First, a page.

Qi And Feng Shui
Feng Shui is not supernatural nor superstitious, in fact, it is derived from the natural universe itself. To understand what Feng Shui is, we must first understand what is “Qi” In Feng Shui.
The explanation of Qi in Feng Shui can be quite a difficult and confusing topic to grasp for most people. Especially amongst western practitioners, it is no surprise as QI is a profound concept to understand. That is why the practice of Feng Shui is also referred to as “Mystic Geometry”. Generally, people refer ‘Qi’ to the study of how energy flows through space or “The Life-Force” but seldom do they truly refer back to the original essence of ancient art.
Qi, which is also commonly referred to as Chi, invisible energy or the Isness of whatever is – the essence of the thing or situation. Everything in the universe is encompassed of energy and its effects are pervaded in all aspects of our life. Therefore, Feng Shui is used to alter the flow of Qi to balance and keep it in harmony with the surrounding, we use this technique to harness the benefit of this energy and mitigate the negativities influences that impact us most. With the proper guidance and understanding of this subtle yet intricate science, we can learn how to make our home an incredibly conducive and healthy place to live in.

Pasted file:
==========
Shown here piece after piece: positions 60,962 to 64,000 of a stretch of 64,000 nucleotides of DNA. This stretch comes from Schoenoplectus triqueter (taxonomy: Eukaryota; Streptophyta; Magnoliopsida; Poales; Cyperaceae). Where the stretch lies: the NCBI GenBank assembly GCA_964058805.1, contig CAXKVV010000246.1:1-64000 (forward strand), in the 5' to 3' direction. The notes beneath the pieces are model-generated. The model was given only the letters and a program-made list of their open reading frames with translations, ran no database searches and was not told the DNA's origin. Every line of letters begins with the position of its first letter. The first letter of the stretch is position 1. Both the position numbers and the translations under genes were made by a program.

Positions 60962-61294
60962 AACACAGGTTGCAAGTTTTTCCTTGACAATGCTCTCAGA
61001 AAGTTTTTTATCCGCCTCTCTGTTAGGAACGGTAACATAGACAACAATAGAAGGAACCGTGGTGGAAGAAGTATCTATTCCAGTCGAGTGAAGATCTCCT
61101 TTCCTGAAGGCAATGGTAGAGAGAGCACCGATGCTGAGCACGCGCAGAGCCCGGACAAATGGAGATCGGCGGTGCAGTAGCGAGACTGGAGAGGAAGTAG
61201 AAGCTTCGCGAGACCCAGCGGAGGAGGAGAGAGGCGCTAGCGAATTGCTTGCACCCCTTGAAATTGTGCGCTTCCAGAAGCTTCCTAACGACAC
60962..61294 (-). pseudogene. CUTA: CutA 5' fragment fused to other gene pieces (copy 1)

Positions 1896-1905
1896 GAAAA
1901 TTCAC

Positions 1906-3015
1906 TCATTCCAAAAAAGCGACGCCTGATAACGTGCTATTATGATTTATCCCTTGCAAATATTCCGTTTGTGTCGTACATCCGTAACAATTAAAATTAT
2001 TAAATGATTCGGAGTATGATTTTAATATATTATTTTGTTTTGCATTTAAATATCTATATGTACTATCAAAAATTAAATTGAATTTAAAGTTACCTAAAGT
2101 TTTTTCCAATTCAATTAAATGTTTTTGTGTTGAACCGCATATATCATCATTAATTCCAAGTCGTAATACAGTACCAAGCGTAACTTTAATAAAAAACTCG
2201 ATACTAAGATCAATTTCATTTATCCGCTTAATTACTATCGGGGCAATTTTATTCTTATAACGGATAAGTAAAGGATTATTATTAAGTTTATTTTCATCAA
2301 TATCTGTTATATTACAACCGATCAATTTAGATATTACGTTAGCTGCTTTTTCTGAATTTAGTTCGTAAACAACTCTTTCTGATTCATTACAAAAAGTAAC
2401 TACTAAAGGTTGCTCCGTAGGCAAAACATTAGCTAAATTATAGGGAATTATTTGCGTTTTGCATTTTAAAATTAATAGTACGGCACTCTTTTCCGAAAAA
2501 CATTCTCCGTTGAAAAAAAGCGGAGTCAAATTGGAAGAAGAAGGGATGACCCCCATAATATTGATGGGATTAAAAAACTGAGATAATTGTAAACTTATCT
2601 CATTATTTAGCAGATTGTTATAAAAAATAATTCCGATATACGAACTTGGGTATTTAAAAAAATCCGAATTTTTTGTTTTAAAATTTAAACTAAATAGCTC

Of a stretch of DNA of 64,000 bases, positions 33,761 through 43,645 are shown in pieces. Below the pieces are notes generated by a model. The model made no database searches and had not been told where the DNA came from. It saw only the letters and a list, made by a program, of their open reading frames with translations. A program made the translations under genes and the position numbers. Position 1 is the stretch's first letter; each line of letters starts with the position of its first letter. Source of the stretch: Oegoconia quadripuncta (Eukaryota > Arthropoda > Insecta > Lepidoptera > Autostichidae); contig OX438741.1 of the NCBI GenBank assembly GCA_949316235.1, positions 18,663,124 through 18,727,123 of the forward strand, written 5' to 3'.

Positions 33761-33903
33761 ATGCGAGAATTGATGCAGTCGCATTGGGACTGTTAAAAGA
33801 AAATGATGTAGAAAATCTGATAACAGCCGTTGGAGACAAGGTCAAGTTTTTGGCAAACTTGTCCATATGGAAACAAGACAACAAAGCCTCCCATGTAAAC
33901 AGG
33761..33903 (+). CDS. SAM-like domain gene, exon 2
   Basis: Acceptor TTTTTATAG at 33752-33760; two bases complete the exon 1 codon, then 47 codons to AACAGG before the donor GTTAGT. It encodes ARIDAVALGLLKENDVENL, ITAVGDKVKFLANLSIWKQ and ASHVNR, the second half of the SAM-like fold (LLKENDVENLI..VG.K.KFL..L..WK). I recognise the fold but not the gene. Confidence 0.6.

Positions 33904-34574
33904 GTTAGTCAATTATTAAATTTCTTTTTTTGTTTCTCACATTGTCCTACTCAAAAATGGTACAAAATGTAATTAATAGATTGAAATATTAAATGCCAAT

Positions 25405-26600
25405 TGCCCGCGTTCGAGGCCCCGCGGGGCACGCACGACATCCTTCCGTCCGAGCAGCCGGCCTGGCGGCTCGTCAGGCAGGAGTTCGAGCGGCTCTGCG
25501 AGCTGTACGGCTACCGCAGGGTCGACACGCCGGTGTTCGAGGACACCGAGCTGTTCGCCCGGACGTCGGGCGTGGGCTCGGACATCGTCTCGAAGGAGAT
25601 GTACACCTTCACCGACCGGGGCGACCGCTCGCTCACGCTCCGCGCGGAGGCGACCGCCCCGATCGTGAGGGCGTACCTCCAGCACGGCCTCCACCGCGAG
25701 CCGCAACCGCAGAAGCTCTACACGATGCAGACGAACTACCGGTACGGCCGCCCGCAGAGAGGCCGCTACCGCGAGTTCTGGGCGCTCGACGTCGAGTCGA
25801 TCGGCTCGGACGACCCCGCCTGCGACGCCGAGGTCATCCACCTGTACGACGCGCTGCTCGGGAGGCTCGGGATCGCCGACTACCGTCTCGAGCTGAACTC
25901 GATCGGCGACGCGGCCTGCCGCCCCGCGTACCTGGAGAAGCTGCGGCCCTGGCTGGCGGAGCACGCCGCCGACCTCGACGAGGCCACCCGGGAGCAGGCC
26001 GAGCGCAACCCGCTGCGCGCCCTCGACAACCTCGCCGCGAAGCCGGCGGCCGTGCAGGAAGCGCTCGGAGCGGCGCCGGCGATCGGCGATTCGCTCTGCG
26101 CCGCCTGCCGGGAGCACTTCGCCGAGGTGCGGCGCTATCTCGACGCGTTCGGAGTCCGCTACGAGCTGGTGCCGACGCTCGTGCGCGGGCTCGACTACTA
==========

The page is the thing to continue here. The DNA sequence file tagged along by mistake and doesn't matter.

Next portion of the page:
Types Of Qi Energy In Feng Shui
Qi is described as a form of energy and is generally seen as a stream of energy similar to the movement of water. The direction of the stream is known as the ‘yang’ energy, while the presence of other energy streams is called ‘yin’. Yin and Yang are the main continua that connect everything in us. Yin energy is characterized by softness, whereas Yang energy is considered to be the force of life or birth. According to Feng Shui, if Yin and yang energy is unbalanced, chaos and disruptions will occur hance we have different types of Qi created based on the harmony of these elements.